I have not made it a big secret that I think penguins are pretty cool. (Does that count as a pun? “Cool,” because they live on the South Pole, get it? Get it?)
So to end this crazy year in style, I want to share some of the news and novel science related to our favorite tuxedo-wearing friends. In style, because tuxedoes are fancy! (Get it?)
Sidenote: While researching “Best Penguin Moments of 2020” I learned that the Pittsburg Penguins are a hockey team (and not a lovely group of penguins in the Pittsburg zoo) and that there are many top Penguin book lists circulating on the internet. Not quite what I was looking for!
1. Penguin picture wins Ocean Photograph Award 2020
Starting things off with some cuteness, a picture of two penguins that had apparently lost their penguin partners and were seemingly comforting each other, won the Community Choice Award at Oceanographic magazine’s Ocean Photograph Awards 2020.
That’s all you need to know. Now wallow in cuteness.
2. Penguin Birthday Party
Wellington, a Rockhopper penguin in Chicago’s Shedd Aquarium who gained viral fame earlier this year thanks to a video of him hanging out with a Beluga whale, celebrated his 33rd birthday this year, with a day of fishy deliciousness.
3. TIL, Penguins get vaccinated too!
Birds get the flu too! And more importantly, birds can get vaccinated against the bird flu!
Let this be a reminder that if you are able too, it is worth getting vaccinated against the flu, and when if becomes available to you, against SARS-CoV-2 as well!
4. Penguins make the best of a bad situation
In a tiny bit of silver lining to climate change, recent research showed that Adelie penguins may actually thrive in warmer years. In years where there is less ice, Adelies spend more time swimming, saving energy, and covering more foraging ground. The researchers predict the population is likely to grow as the ice caps decline.
Originally published on the satire science journal website DNAtured
Fourth year graduate student Virinder Singh was excited to find a new email from his supervisor in his inbox last Friday at 11:13 PM. Responding to a three-month-old request for feedback on a first draft, his supervisor had sent the following message:
Sent from my iPhone
“I was having a drink when I checked my phone and noticed a new email,” Singh says. “I immediately rushed back into the office to start getting back to work. It was then that I realized that Prof McNally had forgotten to include the attachment.”
Singh’s supervisor, Dr. Alistair McNally is known for his open door policy: students can come to him anytime with questions. The door to his office is always open. He, however, is never there.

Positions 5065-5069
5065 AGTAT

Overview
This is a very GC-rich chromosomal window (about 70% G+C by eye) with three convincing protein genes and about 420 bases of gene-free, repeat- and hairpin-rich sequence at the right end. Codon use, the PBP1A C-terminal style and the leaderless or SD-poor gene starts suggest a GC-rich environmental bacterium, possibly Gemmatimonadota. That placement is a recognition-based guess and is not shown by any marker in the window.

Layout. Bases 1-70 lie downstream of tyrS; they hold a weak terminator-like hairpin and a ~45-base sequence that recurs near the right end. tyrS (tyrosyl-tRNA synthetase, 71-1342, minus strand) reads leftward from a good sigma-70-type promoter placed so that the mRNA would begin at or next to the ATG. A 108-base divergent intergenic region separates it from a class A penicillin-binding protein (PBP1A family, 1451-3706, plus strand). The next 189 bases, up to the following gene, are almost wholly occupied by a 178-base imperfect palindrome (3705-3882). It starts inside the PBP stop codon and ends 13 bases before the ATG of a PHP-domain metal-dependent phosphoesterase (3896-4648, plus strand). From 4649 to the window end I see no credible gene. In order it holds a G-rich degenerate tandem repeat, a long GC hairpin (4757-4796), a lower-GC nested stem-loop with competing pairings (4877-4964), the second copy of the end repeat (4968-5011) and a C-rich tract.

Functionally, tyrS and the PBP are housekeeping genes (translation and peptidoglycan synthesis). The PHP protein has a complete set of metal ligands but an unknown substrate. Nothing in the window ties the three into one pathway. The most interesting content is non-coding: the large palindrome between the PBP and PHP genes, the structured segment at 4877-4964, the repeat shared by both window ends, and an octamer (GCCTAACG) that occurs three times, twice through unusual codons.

Dr. Jena Li, a postdoc in Dr. McNally’s group, seemed disgruntled: “Good for Virinder, I hope he’s able to finish that paper. I’ve been waiting more than a year for a reply to an email asking for a meeting. I’m not even sure Dr. McNally knows I exist!”
When asked for a statement, Dr. McNally replied “K.”
Originally published on the satire science journal website DNAtured
Research Chemist Dr. Jamie Dennis was shocked to discover that they were on the FBI watch list after googling the chemical structure of phenylalanine, without specifying that they did not intend to make meth.
“I’m usually so careful,” says Dr. Dennis. “One of the first lessons you learn in a chemistry undergrad course is to always, always, put “but not for drugs” in a google search. Especially if you’re looking at crystallization temperatures.”
This is not the first time a member of the chemistry department has been flagged. In 2015, a grad student was temporarily suspended bringing blue rock candy to an after-class happy hour.
“For the last decade or so, we’ve had to be a lot more careful,” said FBI Agent Susan Pearson. “We’ve put tabs on all chemistry teachers, chemistry grad students, and chemistry researchers, just to be safe. With those paltry teaching salaries, everyone wants to be the new Walter White.”
Dr. Dennis says that they’ve learned their lesson, but after comparing their postdoc stipend to the money that could be made from a few illegal synthesis reactions, says they will now simply complete future searches in Incognito mode.
Every October, artists all over the world take on a challenge: make a piece of art (usually within a certain theme, using a specific media, and using a prompt list) every day for one month.
While I would not call myself an artist (though, art and science do have things in common), I took up a hobby I’d started a few months back: brushlettering or handlettering. One letter a day. And of course, I picked a science theme.
So here you go, part 1 of #Alfabetober, inspired by Carla Kamphuis (I realize that there are only 26 letters, while there are 31 days, there are some rest days).
The documentary depicts on the rise and fall of Elizabeth Holmes, founder, and CEO of the biotech company Theranos. Briefly, here is what happened:
At the age of 19, she dropped out of university and founded a company on the idea of creating a diagnostic blood test that could test for over 200 different markers using only a few drops of blood, that could be taken with a prick of a fingertip. You know, the kind they use to measure your hemoglobin when you donate blood.
The aspiration was to give the power of therapeutics and diagnostics (Theranos = THERApy + diagNOSis) to the individual, making tests significantly cheaper, less scary (no needles!), and easier for the consumer to interpret. And earlier disease detection means earlier treatment and better survival!
She founded the company in 2003 and raised over $700 million from venture capitalists and private investors in the next decade. By 2013, the company was valued at $10 billion. In 2015, the validity of technology was questioned and Holmes, and Theranos with her, fell. Three years later, in 2018, Holmes and Ramesh “Sunny” Balwani, former Theranos Chief Operating Officer and President, were both charged with fraud and conspiracy. The Theranos saga had ended.